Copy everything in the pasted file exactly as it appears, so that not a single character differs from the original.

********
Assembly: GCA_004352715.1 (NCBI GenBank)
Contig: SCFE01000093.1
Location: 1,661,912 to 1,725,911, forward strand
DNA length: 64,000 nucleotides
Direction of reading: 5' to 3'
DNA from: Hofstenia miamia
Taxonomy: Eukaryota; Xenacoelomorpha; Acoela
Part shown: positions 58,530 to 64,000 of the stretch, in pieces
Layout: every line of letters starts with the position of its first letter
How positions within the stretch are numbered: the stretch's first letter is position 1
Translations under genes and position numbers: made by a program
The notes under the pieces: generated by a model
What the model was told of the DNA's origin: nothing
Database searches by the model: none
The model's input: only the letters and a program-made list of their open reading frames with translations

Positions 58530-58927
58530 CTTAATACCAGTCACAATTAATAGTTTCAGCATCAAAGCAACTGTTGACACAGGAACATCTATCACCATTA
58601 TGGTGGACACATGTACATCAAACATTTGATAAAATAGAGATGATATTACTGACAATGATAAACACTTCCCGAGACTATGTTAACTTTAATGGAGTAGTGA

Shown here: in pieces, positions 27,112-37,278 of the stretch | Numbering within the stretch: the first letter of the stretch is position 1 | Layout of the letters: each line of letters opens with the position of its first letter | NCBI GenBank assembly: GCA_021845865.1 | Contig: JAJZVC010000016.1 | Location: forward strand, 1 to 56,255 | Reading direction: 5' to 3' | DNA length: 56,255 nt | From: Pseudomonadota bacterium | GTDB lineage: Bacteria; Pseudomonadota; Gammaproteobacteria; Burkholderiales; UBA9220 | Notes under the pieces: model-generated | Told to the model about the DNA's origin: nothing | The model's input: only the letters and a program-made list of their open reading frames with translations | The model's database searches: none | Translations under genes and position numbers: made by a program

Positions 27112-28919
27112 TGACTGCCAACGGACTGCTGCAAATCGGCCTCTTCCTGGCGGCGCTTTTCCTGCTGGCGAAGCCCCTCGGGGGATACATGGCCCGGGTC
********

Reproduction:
Assembly: GCA_004352715.1 (NCBI GenBank)
Contig: SCFE01000093.1
Location: 1,661,912 to 1,725,911, forward strand
DNA length: 64,000 nucleotides
Direction of reading: 5' to 3'
DNA from: Hofstenia miamia
Taxonomy: Eukaryota; Xenacoelomorpha; Acoela
Part shown: positions 58,530 to 64,000 of the stretch, in pieces
Layout: every line of letters starts with the position of its first letter
How positions within the stretch are numbered: the stretch's first letter is position 1
Translations under genes and position numbers: made by a program
The notes under the pieces: generated by a model
What the model was told of the DNA's origin: nothing
Database searches by the model: none
The model's input: only the letters and a program-made list of their open reading frames with translations

Positions 58530-58927
58530 CTTAATACCAGTCACAATTAATAGTTTCAGCATCAAAGCAACTGTTGACACAGGAACATCTATCACCATTA
58601 TGGTGGACACATGTACATCAAACATTTGATAAAATAGAGATGATATTACTGACAATGATAAACACTTCCCGAGACTATGTTAACTTTAATGGAGTAGTGA

Shown here: in pieces, positions 27,112-37,278 of the stretch | Numbering within the stretch: the first letter of the stretch is position 1 | Layout of the letters: each line of letters opens with the position of its first letter | NCBI GenBank assembly: GCA_021845865.1 | Contig: JAJZVC010000016.1 | Location: forward strand, 1 to 56,255 | Reading direction: 5' to 3' | DNA length: 56,255 nt | From: Pseudomonadota bacterium | GTDB lineage: Bacteria; Pseudomonadota; Gammaproteobacteria; Burkholderiales; UBA9220 | Notes under the pieces: model-generated | Told to the model about the DNA's origin: nothing | The model's input: only the letters and a program-made list of their open reading frames with translations | The model's database searches: none | Translations under genes and position numbers: made by a program

Positions 27112-28919
27112 TGACTGCCAACGGACTGCTGCAAATCGGCCTCTTCCTGGCGGCGCTTTTCCTGCTGGCGAAGCCCCTCGGGGGATACATGGCCCGGGTC